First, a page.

Fathers and Sons

William F. Buckley, Jr., recently deceased conservative intellectual, is the subject of two new books by two different successors: Losing Mum and Pup, by his son Christopher, and Right Time, Right Place by his one-time heir-apparent Richard Brookhiser. The younger Buckley’s book is noted here previously; Brookhiser’s take on the man is largely devoid of Mum and Pup‘s sentiment and humanity, owing perhaps to its author’s eventual fall from grace within W. Buckley’s circle, but it’s a worthwhile read for its insider’s look at Buckley’s magazine, National Review, and for its unsparing portrait of the man himself.   

Buckley, who famously declared he would rather be governed by the first 2,000 names in the Boston phone book than by the faculty of Harvard University, took Brookhiser under his wing as a young man, publishing Brookhiser’s first essay (defending American foreign policy in Vietnam) when its author was only 15 years old. Brookhiser wrote continuously for the magazine for the next decade or so, eventually putting off law school to join the staff of National Review at Buckley’s urging. Brookhiser alleges being offered Buckley’s editor-in-chief desk.

William F. Buckley, Jr.

William F. Buckley, Jr.

Right Time, Right Place charts Brookhiser’s rise and decline in the magazine, and in Buckley’s inner circle, with both admiration and pragmatism; he notes Buckley, who wrote more than 50 novels and over 4,000 columns, “took so many at-bats that it depressed his average.” But of “Firing Line,” the long-running political talk show Buckley hosted, Brookhiser is more admiring. Describing Buckley’s left-leaning guests, for whom the show was often their only media outlet and who often left eviscerated, Brookhiser writes: “Buckley gave them this opportunity only to try to beat them up. But he did give them the ­opportunity (honor comes only from victory over worthy opponents).”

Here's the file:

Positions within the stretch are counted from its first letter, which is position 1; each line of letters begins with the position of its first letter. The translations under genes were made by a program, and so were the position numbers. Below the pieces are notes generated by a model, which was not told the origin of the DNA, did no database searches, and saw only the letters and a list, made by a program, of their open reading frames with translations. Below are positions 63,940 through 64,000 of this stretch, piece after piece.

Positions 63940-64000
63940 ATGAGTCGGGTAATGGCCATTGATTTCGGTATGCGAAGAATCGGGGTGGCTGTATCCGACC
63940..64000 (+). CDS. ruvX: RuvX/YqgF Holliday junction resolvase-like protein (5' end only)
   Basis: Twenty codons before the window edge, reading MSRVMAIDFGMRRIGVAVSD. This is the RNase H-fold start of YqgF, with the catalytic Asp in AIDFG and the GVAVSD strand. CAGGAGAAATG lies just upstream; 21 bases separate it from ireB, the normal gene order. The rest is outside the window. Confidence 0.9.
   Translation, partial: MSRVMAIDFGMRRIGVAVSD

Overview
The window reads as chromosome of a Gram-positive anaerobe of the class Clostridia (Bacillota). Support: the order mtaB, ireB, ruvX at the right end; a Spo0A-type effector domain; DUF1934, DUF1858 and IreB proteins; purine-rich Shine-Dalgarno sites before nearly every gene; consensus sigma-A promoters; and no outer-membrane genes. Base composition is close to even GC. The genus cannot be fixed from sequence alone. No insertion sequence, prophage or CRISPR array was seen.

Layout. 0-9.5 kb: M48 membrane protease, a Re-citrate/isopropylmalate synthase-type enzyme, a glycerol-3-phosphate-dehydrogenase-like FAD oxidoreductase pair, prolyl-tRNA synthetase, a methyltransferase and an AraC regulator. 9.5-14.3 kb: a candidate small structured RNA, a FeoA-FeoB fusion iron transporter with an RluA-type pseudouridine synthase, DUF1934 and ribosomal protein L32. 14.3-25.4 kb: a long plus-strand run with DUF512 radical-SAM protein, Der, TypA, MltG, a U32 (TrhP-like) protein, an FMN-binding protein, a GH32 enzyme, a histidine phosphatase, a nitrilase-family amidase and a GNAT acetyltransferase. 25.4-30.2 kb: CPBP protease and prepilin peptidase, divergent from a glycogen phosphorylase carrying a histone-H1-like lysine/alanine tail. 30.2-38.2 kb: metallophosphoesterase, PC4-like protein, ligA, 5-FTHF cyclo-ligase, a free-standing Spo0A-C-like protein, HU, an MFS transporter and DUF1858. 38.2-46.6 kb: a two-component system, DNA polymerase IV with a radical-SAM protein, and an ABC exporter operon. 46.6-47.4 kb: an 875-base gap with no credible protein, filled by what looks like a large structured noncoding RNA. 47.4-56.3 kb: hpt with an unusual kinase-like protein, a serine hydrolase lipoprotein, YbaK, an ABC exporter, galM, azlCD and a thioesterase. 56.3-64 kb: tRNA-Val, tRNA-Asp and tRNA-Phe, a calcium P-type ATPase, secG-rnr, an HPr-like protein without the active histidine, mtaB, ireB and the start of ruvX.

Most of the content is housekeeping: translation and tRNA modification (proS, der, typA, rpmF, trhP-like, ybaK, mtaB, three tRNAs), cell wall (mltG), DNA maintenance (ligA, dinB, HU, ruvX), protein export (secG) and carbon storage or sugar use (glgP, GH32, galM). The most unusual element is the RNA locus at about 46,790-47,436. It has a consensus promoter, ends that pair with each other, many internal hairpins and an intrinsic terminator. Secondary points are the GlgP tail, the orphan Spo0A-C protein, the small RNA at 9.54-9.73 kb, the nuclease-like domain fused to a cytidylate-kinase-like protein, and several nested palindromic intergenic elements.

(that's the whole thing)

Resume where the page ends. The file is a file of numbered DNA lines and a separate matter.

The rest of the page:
Brookhiser’s future at National Review was cut short by a letter marked “confidential” left on his desk one day, in which Buckley had written, “It is now plain to me that you are not suited to serve as editor-in-chief of NR after my retirement. This sentence will no doubt have for a while a heavy effect on your morale, and therefore I must tell you that I have reached this ­conclusion irrevocably. You have no executive flair. It is not, really, desirable that I should document this, and I have kept no notebooks on the ­subject; but it simply is not there.”

Given his abrupt short-shrifting, Brookhiser’s book is surprising for its moments of warmth and overall admiration for his mentor. His reflects on moments which might have hurt his relationship with Buckley (a long memorandum critiquing Buckley’s spy novels harshly, and public disdain for Buckley’s brief Presidential aspirations), but then thaws, noting:

“What I did not realize about Bill’s novels, which did not work, or his run for the White House, which never happened, was that he wanted my good opinion almost as much as I wanted his. Because he was so powerful, and because I idealized him so, I wrongly assumed that he was invulnerable. Sons misunderstand their fathers as much as fathers misunderstand their sons.”

Richard Brookhiser.

Richard Brookhiser.

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